he has access to all of this information. do you think it's important for him now to put forward this evidence in some form to back up his claims because it's now out this and people might think because he's the president he has a special understanding? in other words, not wait until the committee is done with its work, but does he have an obligation to present some kind of evidence now that he's put this charge out there about president obama? >> the president has called for a congressional investigation into the allegations that he made starting yesterday morning, so i would expect that he's going to want to provide our committee with any evidence that he has. my own theory is that the russians are determined to sow the seeds of discontent and doubt about the legitimacy of our democracy and other western democracies and they were going to do that regardless of who was elected president. so it's really important so that
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the trump administration has plans to cut the budget for the environmental protection agency by 25%. a lot of long-time epa staff members are expected to be let go, as well. all this has climate scientists scrambling to find new ways to fund their research. in his series "the climate diaries," mark phillips discovered one possible answer at the bottom of the world. >> reporter: ready for more than your average holiday. coming to antarctica can be a truly shocking experience as a tourist. it's a trip for the intrepid, and not just because you can do this. it's a full emerging experience in so many ways.
the operators don't call these cruises, they call them expeditions. and that's not just a way of adding to the romance of following in the footsteps of the great explorers. of seeing things way off the beaten track. it's because these trips also involve science. like the research that eric guth is doing. this documenting of the ever increasing speed of the glacial isl ice floe probably wouldn't happen if the tourists didn't come. you're going the get this hybrid mix where people are paying big bucks to come down as a tourist trip, but that helps the kind of irk that you do. >> work has we'vey have to. john durbin us d but there's no way national geographic tour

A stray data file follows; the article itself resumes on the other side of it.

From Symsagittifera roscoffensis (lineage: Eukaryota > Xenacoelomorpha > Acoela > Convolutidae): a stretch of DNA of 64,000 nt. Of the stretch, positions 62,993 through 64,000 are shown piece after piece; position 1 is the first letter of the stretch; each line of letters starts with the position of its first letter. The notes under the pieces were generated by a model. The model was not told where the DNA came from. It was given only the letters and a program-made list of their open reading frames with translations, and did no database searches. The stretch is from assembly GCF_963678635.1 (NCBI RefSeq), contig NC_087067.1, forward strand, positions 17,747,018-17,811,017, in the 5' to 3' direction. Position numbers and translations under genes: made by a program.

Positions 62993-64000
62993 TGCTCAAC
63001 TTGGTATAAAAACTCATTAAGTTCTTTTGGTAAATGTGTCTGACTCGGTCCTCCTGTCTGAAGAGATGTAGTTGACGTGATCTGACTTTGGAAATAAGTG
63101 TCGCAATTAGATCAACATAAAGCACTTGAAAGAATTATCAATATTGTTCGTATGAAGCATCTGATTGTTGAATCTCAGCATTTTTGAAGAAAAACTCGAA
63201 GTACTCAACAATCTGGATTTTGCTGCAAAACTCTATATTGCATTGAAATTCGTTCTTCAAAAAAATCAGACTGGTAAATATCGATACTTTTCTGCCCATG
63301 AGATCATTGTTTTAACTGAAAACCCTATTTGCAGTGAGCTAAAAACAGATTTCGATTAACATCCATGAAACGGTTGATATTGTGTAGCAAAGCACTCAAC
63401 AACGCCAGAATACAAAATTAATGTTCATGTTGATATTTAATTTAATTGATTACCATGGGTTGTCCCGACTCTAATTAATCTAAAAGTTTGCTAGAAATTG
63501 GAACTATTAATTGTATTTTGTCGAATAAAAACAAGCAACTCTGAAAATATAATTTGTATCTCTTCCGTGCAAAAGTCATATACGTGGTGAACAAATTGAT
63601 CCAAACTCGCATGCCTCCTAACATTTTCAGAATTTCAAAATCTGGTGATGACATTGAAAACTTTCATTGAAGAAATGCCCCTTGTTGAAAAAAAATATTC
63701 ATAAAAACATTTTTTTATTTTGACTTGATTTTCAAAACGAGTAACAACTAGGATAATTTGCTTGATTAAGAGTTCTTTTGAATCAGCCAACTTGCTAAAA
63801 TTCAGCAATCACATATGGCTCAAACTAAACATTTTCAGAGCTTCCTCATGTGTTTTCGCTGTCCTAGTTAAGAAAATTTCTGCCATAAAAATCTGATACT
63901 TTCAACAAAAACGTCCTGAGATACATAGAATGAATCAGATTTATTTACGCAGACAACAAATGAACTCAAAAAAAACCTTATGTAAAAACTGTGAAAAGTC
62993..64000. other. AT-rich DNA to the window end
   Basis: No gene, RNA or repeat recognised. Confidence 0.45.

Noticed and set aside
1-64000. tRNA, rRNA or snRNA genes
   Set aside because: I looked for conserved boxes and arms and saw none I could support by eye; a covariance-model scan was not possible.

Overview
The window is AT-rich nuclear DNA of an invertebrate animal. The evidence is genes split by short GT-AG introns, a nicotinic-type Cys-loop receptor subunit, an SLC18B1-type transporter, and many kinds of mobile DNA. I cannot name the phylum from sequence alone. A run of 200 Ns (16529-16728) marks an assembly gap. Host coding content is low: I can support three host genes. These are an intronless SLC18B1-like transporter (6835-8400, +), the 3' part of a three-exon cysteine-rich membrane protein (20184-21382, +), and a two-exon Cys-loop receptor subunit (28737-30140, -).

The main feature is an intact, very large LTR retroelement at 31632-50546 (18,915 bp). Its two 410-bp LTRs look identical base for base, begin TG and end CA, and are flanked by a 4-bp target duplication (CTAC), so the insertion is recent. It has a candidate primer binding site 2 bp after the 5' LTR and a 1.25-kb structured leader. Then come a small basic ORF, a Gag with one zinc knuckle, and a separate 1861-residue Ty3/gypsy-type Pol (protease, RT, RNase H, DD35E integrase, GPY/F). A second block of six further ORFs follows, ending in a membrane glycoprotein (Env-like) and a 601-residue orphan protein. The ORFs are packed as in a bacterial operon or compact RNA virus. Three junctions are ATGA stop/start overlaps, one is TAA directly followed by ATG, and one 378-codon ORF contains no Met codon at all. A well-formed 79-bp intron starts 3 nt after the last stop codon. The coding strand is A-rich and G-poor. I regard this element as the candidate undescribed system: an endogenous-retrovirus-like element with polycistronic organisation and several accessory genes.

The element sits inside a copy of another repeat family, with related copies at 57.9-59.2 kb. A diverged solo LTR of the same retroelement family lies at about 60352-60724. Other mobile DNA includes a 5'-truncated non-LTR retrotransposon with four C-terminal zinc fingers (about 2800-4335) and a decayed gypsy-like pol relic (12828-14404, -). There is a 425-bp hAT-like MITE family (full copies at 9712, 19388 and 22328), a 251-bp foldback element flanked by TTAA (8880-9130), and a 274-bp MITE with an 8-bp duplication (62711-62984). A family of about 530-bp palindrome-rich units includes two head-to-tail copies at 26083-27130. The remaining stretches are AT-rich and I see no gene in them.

thomers. row that we've conducted thrills. they came out of a sense of commitment to the environmental cause. >> i really think it's a shame that the science is in the cross hairs of politics, because it doesn't take much to understand that we are having a detrimental effect collectively on the world. >> reporter: they come here for the experience. and they leave with even more than memories. they leave with knowledge. the scientists on board give the tourists a sense of purpose. if it weren't for the tourists, the scientists wouldn't be here. it's a marriage made in heaven. mark phillips, antarctica.
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tritionist i know probiotics can often help. ed sheer his ic "divide" was heard 57 million e. mark phillips caught up with >> cod and chips. are you a vinegar guy or no now, and maybe the hottest thing >> i ♪ i'm in love with the sh apof >> the good thing is whether it's the middle of winter or summer, the weather is almost always the same.heren the summer. c his album instead of one, peop >> this is good fish. the firs time that's ever happened. >> reporter: yet here on >> i think wha and chips still treat me the same. oh, the castle on the hill ♪aln songs, sheeran als instead, he began marketing his own stuff, releasing his music on websites, until inevitably a record label came calling. the record company offered you